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Feeling authentic in a relationship comes from being able to be your best self, not your actual self

08 March 2017

Psychological studies seem to show that authenticity in a relationship arises from the belief that we can be our ideal selves.

Feeling authentic in a relationship – that is, feeling like you are able to be yourself, rather than acting out of character – is healthy, not just for the relationship, but for your wellbeing in general.

Dig a little deeper, however, and things become slightly more complicated, because there are different ways to define who you "really" are.

For a paper in Personality and Social Psychology Bulletin, researchers asked members of the public whether they felt that the ability to be your "actual" self in a relationship was more important than being your "ideal" self, with some 70% of respondents agreeing.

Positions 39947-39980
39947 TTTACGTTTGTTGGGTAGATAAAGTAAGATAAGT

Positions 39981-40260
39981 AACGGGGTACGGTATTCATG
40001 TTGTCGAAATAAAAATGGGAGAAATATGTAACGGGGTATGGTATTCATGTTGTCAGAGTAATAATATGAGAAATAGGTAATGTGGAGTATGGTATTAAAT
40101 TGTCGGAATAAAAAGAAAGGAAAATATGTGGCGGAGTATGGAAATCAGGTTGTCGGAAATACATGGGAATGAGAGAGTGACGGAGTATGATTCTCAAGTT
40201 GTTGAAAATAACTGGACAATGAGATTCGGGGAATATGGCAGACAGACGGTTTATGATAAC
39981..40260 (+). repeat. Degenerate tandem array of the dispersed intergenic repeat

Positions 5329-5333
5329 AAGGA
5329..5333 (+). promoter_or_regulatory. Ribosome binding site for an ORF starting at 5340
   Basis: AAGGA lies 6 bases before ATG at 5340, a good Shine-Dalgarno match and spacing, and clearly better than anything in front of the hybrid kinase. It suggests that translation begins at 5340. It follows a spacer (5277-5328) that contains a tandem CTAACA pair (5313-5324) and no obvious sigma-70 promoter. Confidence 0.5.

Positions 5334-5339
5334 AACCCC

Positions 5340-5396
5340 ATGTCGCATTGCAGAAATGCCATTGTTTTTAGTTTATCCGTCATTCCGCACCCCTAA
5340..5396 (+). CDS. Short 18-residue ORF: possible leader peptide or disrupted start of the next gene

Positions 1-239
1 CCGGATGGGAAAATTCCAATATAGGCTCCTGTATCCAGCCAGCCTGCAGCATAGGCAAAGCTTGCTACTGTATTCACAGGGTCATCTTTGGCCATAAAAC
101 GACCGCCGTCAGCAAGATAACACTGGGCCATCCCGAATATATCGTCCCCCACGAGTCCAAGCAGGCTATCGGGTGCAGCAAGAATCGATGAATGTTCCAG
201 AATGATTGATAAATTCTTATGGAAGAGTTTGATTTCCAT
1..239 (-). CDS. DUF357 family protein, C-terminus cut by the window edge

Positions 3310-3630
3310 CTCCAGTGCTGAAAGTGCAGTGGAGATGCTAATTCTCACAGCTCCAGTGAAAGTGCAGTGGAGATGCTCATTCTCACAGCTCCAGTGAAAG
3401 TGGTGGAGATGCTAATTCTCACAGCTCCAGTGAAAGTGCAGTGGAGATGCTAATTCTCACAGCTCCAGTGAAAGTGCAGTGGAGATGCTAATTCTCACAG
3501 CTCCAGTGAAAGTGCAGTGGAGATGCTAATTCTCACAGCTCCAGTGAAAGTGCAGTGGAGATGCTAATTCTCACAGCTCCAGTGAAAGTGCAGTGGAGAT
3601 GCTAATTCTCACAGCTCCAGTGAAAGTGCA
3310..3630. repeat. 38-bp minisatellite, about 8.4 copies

Psychological research on the subject seems to disagree with the folk wisdom, with researchers across several studies finding evidence for the opposite - that is, feelings of authenticity in a relationship seem to arise not from being our actual selves in the relationship, but from feeling that we can be our best or ideal self. 

Read more on our Research Digest blog.


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